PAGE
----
In July we wrote an article about the new Orthographic Agreement for Portuguese Language. In that article we informed our valuable costumers and colleagues that a New Agreement for the Portuguese Language had been signed, however we didn't agree with the terms of this agreement and for that reason, and as professionals we would refuse to comply with it.
We also gave our reasons for this disagreement and explained why we believe the Governments of all Portuguese Speaking Countries should simply accept their language differences and discard such document.
This week we came in contact with a great article written by João Roque Dias, a translator who is also against this document and decided to enlighten people about various myths that the Governments have created about it. In his great article we can read all the lies the Portuguese people have been told to justify such loss of identity. We won't obviously be repeating his words as that would be plagiarism but Iwe will leave you the link so you can read it. We can only add to our colleague's words that it is a shame to use a language, something we consider a part of a country's identity and culture, as a political tool.
- Acordo Ortográfico, o Português nas Nações Unidas ou uma história (muito) mal contada by João Roque Dias
- João Roque Dias Official Website
There's also a Petition against the Orthographic Agreement. The Updated Words Team has already signed this document and we are now providing the link for all of our colleagues and clients who may also want to join us in this fight for our language and culture.
As we mentioned in our previous article we believe the language is a very important part of a country's identity and culture. Each country has its own development and therefore its language evolves in a very particular way. We believe the Governments of English speaking countries understood that and that's why we can have Australian English, American English and South African English without any prejudice to the British English. And even if we mention geographic areas (just as the Portuguese Governments did), we will find that Australia, the United States and South Africa are geographically bigger than England and even so each country respects each other's culture and language. As our dear colleague mentioned in his article the UN uses Oxford orthography in its documents and no one anywhere in the world creates a problem with it. Why should there be a problem for the Portuguese Language? We truly don't accept it and we are totally against this cultural assassination that this document represents for the Portuguese Language.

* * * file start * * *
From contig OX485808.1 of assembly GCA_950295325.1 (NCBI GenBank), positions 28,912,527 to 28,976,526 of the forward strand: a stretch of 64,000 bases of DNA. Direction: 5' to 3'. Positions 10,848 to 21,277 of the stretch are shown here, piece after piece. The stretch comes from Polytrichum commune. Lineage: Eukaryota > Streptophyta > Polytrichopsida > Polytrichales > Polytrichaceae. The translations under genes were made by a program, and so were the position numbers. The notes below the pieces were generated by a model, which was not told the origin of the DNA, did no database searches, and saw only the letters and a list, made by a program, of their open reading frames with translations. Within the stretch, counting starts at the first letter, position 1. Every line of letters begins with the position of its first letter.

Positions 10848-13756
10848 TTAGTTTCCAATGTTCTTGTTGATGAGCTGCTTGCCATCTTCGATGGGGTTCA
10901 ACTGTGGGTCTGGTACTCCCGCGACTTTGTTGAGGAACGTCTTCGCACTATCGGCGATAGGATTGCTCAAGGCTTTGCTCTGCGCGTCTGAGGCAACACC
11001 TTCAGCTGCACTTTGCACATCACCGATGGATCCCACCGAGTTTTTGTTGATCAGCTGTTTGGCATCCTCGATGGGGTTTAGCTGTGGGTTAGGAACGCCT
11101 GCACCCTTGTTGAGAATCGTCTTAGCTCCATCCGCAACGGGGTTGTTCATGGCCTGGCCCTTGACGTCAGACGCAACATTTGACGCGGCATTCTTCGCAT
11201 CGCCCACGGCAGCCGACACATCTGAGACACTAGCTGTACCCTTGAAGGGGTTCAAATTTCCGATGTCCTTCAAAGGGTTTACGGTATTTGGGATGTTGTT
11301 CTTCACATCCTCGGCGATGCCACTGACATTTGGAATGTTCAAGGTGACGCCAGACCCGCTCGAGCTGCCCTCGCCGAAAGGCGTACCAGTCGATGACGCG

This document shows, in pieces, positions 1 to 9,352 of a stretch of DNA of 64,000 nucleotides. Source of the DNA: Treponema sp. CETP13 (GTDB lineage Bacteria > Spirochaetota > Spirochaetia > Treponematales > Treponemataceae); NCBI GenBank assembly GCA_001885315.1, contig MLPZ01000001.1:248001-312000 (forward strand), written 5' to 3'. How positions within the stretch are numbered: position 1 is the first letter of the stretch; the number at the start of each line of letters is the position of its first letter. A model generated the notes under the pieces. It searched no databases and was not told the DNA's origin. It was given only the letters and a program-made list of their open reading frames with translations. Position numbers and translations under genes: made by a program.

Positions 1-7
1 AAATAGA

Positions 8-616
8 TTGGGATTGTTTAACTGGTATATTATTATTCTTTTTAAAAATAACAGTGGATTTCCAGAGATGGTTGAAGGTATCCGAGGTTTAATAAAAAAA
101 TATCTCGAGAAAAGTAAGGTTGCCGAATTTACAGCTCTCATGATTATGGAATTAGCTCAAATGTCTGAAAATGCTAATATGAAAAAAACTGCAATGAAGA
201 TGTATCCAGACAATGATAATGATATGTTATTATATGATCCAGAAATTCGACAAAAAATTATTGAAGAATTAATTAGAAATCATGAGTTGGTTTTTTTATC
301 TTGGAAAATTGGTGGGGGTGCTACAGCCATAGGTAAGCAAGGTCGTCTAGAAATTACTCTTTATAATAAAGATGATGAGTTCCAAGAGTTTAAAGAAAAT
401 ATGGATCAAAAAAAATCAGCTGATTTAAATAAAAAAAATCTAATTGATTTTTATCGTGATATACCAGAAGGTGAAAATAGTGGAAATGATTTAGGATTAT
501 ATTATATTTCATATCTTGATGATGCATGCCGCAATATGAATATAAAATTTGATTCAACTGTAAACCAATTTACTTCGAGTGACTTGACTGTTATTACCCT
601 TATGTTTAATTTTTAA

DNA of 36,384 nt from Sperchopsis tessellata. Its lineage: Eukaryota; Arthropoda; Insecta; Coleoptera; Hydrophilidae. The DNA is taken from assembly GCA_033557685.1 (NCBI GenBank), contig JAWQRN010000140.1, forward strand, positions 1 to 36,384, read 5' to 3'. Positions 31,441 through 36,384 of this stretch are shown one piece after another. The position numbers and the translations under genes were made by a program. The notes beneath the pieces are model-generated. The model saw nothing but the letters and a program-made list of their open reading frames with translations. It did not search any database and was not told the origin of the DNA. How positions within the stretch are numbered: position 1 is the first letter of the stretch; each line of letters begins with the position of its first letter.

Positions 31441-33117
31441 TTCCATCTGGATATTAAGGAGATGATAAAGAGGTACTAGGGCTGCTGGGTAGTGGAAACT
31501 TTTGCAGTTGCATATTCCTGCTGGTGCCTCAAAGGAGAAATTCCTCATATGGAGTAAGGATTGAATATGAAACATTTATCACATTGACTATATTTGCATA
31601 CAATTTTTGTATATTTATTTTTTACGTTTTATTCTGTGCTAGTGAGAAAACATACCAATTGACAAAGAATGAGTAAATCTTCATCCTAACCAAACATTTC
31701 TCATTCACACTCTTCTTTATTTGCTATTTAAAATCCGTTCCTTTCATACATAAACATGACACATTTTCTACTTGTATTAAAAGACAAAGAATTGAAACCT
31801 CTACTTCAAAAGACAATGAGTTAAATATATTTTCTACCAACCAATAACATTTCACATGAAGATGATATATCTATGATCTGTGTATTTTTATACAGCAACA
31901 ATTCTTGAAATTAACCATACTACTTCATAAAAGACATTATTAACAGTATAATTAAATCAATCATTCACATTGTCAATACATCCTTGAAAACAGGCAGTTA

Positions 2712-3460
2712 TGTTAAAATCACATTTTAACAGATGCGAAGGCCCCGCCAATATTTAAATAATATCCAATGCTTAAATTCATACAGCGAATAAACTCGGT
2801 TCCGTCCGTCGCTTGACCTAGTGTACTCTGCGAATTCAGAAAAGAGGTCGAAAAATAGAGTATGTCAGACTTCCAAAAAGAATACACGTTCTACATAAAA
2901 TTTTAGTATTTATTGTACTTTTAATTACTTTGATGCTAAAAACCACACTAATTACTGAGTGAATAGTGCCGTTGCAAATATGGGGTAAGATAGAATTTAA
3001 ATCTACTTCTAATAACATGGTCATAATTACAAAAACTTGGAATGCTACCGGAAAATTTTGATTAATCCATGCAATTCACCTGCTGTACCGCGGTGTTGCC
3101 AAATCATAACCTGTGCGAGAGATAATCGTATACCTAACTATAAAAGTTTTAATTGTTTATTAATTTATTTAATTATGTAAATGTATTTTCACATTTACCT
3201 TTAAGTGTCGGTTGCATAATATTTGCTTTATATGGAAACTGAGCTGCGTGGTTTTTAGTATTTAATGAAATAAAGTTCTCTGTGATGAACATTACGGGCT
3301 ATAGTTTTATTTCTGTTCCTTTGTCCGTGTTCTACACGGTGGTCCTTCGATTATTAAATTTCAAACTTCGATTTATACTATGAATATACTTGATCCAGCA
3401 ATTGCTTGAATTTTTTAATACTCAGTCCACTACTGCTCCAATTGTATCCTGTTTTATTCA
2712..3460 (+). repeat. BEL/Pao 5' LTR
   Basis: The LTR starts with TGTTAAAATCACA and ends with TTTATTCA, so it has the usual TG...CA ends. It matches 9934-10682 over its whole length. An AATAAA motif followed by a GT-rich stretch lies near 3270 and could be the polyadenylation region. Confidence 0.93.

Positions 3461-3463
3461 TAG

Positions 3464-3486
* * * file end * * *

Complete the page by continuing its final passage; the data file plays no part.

* This article was written by the Updated Words Team with permission from João Roque Dias